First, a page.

exempt under section 501(c)(3). In this event, your organization
should file Form 1023.
A membership organization formed by a real estate developer to own
and maintain common green areas, streets, and sidewalks and to enforce
covenants to preserve the appearance of the development should show
that it is operated for the benefit of all the residents of the
community. The term community generally refers to a
geographical unit recognizable as a governmental subdivision, unit, or
district thereof. Whether a particular association meets the
requirement of benefiting a community depends on the facts and
circumstances of each case. Even if an area represented by an
association is not a community, the association can still qualify for
exemption if its activities benefit a community.
The association should submit evidence that areas such as roadways
and park land that it owns and maintains are open to the general
public and not just its own members. It also must show that it does
not engage in exterior maintenance of private homes.
A homeowners' association that is not exempt under section
501(c)(4) and that is a condominium management association, a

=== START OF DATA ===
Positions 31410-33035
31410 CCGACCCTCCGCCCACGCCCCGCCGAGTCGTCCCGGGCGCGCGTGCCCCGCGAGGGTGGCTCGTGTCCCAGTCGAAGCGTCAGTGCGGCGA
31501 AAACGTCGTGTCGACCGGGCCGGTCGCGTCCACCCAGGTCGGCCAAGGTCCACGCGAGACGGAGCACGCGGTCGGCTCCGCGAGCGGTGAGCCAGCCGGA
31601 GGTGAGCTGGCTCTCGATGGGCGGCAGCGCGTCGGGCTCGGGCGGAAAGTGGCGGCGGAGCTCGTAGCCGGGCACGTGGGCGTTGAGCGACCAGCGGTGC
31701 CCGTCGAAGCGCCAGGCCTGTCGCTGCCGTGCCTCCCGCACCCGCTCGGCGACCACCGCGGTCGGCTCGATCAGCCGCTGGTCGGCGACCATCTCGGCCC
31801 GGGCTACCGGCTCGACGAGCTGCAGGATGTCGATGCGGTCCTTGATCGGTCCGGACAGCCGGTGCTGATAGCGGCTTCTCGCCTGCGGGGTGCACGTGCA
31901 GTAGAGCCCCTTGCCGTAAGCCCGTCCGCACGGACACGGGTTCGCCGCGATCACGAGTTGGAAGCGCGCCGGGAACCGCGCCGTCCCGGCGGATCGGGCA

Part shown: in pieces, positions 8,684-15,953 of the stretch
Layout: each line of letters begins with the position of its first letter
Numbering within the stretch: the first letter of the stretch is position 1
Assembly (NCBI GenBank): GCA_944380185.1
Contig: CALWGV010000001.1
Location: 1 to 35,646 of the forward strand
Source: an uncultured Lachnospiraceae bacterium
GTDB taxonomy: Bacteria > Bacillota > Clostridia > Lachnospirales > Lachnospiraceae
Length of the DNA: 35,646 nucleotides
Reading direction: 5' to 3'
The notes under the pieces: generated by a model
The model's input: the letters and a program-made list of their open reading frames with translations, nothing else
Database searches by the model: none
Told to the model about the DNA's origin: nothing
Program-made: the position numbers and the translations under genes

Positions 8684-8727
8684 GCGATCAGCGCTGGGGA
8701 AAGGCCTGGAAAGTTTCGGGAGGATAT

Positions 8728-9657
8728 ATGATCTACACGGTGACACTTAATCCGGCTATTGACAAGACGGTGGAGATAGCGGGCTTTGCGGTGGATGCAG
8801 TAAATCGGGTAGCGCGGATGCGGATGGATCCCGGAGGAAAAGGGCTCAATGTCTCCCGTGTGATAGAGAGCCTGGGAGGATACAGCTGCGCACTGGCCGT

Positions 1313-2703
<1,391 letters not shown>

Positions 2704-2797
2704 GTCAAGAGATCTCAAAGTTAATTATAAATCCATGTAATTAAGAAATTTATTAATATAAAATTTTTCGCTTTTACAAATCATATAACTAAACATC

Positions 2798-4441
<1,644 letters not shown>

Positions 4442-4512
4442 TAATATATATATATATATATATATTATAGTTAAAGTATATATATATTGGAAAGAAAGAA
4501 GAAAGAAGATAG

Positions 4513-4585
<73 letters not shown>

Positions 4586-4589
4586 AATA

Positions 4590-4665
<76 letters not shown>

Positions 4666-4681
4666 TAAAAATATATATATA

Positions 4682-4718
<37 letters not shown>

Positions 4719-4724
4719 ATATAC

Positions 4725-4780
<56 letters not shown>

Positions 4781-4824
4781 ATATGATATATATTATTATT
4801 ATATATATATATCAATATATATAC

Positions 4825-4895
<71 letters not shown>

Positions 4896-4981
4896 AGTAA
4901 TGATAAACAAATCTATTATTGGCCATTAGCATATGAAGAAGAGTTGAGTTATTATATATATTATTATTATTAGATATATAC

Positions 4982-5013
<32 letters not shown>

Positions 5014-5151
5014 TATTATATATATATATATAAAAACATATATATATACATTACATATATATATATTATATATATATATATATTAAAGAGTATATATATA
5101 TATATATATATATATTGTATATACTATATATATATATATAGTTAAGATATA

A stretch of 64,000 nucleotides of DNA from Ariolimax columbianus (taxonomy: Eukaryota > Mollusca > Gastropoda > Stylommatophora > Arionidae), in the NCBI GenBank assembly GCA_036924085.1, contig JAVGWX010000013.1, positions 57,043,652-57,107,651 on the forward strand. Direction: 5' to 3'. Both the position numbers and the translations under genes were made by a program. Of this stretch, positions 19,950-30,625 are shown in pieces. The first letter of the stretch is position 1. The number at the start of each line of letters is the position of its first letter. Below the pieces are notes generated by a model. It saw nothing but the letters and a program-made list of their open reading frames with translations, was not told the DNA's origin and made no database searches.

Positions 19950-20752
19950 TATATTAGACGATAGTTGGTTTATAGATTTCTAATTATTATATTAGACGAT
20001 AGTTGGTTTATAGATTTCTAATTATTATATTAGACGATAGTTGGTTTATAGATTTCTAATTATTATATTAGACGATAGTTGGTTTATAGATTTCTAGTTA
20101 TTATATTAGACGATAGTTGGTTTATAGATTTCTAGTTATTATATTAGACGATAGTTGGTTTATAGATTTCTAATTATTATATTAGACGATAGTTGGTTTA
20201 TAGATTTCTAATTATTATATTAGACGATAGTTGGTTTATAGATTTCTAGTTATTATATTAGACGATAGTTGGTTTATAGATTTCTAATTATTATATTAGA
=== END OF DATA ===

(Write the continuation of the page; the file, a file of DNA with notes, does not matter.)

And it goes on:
residential real estate management association, or a timeshare
association generally may elect under the provisions of section 528 to
receive certain tax benefits that, in effect, permit it to exclude its
exempt function income from its gross income.
Other nonprofit organizations that qualify as social welfare
- An organization operating an airport that is on
land owned by a local government, which supervises the airport's
operation, and that serves the general public in an area with no other
- A community association that works to improve
public services, housing and residential parking, publishes a free
community newspaper, sponsors a community sports league, holiday
programs and meetings, and contracts with a private security service
to patrol the community,
- A community association devoted to preserving the
community's traditions, architecture, and appearance by representing
it before the local legislature and administrative agencies in zoning,
traffic, and parking matters,
- An organization that tries to encourage industrial
development and relieve unemployment in an area by making loans
to businesses so they will relocate to the area, and
- An organization that holds an annual festival of
regional customs and traditions.